A guest post from Rachel Jones, who is number 25 of Labour’s list as well as the Labour candidate for the Tauranga seat.
Last Monday was a bit surreal. I was in a shop when I heard Duncan Garner asking on the radio “Who is Rachel Jones?” It’s a question many on the left were probably asking that day after my name appeared at number 25 on Labour’s list.
I am not a long-term party activist. I am not a political junkie. I am not a career politician.
I am an ordinary New Zealander who noticed that this country is changing alarmingly quickly for the worse. I used to sit on the couch and complain about things. Then a good friend (Cliff Allen, now Labour’s candidate for Hamilton East) challenged me to stop moaning and get involved with changing the government. So I did.
Always a left voter, I joined the Labour Party just over two years ago. It was the time when the draft policy platform was circulating and I saw my own values reflected in this document – freedom, opportunity, solidarity, equality and sustainability.
I never imagined I would become a candidate. I thought I would help behind the scenes, using my expertise from two PhDs and small business to help the party improve its structure and communications. But I had joined when the party was at a low ebb, when it needed people to step up and organize.
Between commutes to my research job in Finland, I started learning about how the Labour Party and campaigning worked. I went to every meeting and function I could, including campaign college. There, I was in the campaign managers’ stream when a woman came out of the candidates’ room, muttering about how typical it was that there were few women candidates. She said she thought it was because men look at a job and think “I can do 20% of that really well and I’ll learn the rest when I get the position,” whereas women look at a job and think “I can do 80% of that really well but not the rest so I won’t apply.” That really resonated with me.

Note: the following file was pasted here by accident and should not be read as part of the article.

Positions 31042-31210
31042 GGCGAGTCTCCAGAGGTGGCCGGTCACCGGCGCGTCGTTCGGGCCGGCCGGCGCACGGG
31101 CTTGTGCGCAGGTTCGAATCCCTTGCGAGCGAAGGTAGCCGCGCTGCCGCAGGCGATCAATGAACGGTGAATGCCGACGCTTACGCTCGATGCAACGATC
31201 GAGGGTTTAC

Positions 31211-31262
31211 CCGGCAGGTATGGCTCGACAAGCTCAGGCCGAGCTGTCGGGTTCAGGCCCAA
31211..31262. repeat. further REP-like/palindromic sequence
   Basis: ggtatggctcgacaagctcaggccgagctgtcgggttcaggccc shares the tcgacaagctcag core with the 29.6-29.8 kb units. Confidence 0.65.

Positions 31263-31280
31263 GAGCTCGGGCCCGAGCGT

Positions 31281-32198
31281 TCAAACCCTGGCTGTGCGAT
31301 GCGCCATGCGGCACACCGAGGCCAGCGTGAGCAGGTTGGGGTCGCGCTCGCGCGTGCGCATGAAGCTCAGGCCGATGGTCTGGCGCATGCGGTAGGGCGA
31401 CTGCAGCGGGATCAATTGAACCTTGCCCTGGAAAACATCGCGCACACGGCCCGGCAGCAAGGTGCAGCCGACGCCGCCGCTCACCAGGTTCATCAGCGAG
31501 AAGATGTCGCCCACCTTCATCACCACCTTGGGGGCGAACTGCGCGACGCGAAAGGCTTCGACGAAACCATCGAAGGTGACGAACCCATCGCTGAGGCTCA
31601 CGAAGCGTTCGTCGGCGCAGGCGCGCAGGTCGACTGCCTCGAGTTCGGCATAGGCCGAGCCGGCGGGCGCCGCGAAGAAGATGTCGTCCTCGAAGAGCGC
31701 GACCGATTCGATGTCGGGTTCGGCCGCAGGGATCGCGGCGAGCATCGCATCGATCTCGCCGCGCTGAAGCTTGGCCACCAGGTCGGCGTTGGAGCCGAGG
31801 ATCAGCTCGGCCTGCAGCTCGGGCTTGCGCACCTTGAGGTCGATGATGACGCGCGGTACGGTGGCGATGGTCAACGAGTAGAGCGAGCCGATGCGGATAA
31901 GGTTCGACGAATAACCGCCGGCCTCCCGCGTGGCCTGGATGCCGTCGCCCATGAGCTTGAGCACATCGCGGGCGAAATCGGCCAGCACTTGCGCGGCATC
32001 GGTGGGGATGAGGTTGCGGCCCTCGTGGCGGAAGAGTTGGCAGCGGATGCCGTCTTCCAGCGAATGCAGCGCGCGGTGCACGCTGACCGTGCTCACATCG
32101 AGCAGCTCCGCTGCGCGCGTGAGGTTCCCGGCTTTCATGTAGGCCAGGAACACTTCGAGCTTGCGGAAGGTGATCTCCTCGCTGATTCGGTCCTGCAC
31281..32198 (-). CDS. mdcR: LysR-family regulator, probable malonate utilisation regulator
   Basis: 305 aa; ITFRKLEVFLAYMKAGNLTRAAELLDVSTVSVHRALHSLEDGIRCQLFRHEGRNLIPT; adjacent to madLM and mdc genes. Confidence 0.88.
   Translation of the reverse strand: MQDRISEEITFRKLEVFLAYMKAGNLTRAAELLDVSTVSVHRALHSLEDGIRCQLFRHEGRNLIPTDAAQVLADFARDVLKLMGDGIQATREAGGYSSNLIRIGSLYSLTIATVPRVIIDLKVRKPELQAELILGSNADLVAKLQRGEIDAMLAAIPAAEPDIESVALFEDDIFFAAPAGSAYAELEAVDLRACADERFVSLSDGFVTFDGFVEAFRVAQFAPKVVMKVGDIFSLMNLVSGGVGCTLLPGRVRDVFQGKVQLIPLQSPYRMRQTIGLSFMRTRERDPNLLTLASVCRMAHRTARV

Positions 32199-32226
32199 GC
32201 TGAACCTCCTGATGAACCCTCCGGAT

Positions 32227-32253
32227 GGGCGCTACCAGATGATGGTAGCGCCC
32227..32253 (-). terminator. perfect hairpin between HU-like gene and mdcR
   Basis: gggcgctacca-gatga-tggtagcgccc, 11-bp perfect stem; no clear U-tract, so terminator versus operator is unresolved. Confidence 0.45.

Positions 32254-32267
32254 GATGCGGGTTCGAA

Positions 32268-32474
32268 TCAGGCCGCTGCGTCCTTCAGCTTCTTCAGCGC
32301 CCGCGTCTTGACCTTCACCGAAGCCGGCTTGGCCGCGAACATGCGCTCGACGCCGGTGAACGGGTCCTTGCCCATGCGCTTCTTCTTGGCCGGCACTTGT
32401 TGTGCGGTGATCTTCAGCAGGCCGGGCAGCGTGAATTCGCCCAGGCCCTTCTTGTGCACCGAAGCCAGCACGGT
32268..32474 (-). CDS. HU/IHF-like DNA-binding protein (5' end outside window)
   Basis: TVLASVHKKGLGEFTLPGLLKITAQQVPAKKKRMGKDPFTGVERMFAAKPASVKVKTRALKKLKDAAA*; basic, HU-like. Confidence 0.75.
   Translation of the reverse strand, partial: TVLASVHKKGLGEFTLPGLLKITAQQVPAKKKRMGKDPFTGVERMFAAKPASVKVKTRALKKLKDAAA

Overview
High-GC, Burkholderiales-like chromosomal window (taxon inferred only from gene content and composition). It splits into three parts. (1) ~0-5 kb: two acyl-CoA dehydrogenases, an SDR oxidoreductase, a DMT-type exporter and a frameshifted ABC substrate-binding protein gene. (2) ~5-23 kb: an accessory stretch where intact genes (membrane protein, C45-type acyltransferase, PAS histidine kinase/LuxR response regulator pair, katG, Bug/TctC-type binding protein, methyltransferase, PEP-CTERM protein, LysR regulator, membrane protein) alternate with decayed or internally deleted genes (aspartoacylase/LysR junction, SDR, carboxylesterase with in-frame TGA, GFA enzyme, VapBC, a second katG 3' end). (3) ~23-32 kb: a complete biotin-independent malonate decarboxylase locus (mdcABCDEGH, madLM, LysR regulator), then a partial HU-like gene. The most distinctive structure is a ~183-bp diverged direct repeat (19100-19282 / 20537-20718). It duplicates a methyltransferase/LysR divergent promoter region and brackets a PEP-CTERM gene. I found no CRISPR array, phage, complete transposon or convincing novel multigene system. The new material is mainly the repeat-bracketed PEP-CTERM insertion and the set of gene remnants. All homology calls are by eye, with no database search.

So, after speaking to party members in my region, I put my hand up to be a candidate.
I had two goals. My first goal was to change the government. To do that I believed I had to make a difference to the Labour Party in the regions. I won a contested selection in Tauranga, a city that has not had a Labour list MP for over 10 years. My job was to revive the organization in Tauranga and the wider region and give those party stalwarts who had struggled along in isolation a sense of being part of a movement again. We are in the process of rebuilding the Bay of Plenty region; I hope we have done enough to significantly contribute to a change of government.
My second goal was to become an MP and use the skills acquired with my taxpayer-funded education to make positive changes in this country. It was a long-term goal, and I am humbled that it might happen much more quickly than I thought possible. I know I have leap-frogged over other talented people who have served their dues.
I hope I can earn their respect. I am a team player, I am not here for the edification of my own ego, I am not someone who seeks the limelight. I simply want to give back to our country and do it with integrity.
I want to be part of a government that restores to ordinary people the rights that have been eroded under the present government and recreate the kind of New Zealand that we all envisage – a New Zealand that values and ensures the right to work, the right to safe housing, the right to universal health care, and the right to a comprehensive social security net when needed. I want to make sure that our government is looking after the interests of the 90% of New Zealanders who earn below $72,000.
And I especially want to do that in Tauranga, where the voices of the left have gone unrepresented for too long.